The Digital Transformation, DX, is moving a growing part of enterprise processes to the cyberspace. This shift has accelerated during the pandemic and companies had to “patch up” their processes to have them working in the cyberspace, This has led to increased automation, system-wide, to integrate tools and humans (employees) through the cyberspace. A few companies have saw this as an opportunity to re-think their processes: rather than patching up existing processes to be workable in the cyberspace (like creating private virtual networks and tunnelling to support employees work-from-home) they have re-designed their processes from scratch, to take advantage of the cyberspace (like transferring some activities previously executed by employees to soft-robots, digital twins, chatbots….). This transformation has led to changes in activities and interactions among employees and the company processes/resources.
This changes are depicted in the graphic and are not a novelty: the forced DX has just accelerated the shift. Using applications for planning the use of enterprise resources is a well consolidated way of working, ERP: Enterprise Resource Planning, that companies are used to optimise the use of their resources (tools, assets, providers, ….). The evolution step is towards the orchestration of the whole business through support software (that in turns requires the company to adopt specific processes), BPM: Business Process Management. Whilst the ERP is focussing on well defined entities the BPM embeds aspects that are more difficult to define, like risk assessment, environment (legislation, raw material supply, market demands, labour force/skill availability… ),…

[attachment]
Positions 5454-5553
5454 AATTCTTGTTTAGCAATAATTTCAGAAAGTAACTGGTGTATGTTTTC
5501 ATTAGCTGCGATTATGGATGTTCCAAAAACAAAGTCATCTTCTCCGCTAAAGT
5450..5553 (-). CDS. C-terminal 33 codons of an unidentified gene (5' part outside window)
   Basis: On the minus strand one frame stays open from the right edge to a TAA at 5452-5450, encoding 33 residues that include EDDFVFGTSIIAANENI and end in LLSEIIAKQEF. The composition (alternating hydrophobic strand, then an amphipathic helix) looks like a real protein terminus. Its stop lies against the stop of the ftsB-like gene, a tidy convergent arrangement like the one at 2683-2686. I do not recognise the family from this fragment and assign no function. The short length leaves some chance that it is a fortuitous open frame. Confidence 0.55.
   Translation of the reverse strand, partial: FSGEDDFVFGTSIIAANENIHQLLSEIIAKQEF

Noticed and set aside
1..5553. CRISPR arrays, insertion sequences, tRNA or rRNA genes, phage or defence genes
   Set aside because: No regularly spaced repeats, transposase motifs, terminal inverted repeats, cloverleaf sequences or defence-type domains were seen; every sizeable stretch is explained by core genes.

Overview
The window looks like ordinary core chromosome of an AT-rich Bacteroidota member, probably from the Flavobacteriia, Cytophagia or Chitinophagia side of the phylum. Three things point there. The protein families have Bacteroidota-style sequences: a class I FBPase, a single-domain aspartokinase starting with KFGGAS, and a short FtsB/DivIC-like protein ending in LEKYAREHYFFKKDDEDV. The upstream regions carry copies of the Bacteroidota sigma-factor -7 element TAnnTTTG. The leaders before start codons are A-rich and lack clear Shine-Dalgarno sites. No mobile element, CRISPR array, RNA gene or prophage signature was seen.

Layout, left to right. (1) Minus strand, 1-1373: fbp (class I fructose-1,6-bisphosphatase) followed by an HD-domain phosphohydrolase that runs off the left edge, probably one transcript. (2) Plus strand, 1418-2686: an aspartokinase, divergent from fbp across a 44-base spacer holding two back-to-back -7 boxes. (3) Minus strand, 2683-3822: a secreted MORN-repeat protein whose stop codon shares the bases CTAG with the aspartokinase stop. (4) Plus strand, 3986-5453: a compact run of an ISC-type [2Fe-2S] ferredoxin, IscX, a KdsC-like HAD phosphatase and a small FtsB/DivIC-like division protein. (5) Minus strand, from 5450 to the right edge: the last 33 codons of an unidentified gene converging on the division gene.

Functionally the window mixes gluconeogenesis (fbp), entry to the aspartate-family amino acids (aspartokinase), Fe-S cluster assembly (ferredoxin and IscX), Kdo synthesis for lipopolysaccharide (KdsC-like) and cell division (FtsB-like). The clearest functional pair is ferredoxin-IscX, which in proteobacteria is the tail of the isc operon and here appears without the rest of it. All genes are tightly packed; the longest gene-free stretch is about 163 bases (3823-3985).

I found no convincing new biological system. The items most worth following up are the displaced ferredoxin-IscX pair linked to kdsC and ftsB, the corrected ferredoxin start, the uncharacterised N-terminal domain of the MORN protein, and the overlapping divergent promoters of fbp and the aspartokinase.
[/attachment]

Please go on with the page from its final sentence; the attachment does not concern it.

Now the DX by shifting many activities to the cyberspace can enable automation at the level of soft skills shared by tools (robots and software) and human resources. Welcome the RPA: Robotic Process Automation. Notice that, in spite of its name, the RPA is not a “robot” business, it is an enterprise business because it aims at the integration of the thinking space of the company, thus including all human resources. The goal of RPA is to support a low cost “fast” implementation (whilst BPM is characterised by a low cost, slow implementation and ERP by high cost, slow implementation). The crucial point here is the “fast” implementation.
The pandemic has forced companies to face overnight a completely new operation settings. This is one of the point that has been emphasised most by all CEO/CTO/CIOs I have been talking to over these two years. Whilst in 2020 to focus was on “let’s patch it up to continue operation” the focus has now shifted to “how can re-think my company’s operation so that it can be changed as needed in a very short time? This is pushing towards RPA.
Operation in the cyberspace clearly enables much faster changes, as long as it is not a patched up solution (where you constantly move from the cyberspace to the physical space along the process – a very comsamon situation in several companies during the pandemic crises). Most of the time it is not just about the operational processes, it is about the product itself, the way functions are delivered. The softwarisation of functions is clearly creating a much more flexible product but at the same time it requires a re-thinking of the whole value chain as well as the availability of different sets of skills.
The shift towards RPA has started and by 2025 several companies will operate under that paradigm. Artificial Intelligence is a crucial component for operation in that context: it supports seamless interactions among human employees and (soft) machines. By decade end we might expect several companies to operate in the cyberspace reducing the operation in the physical space at the very last moment.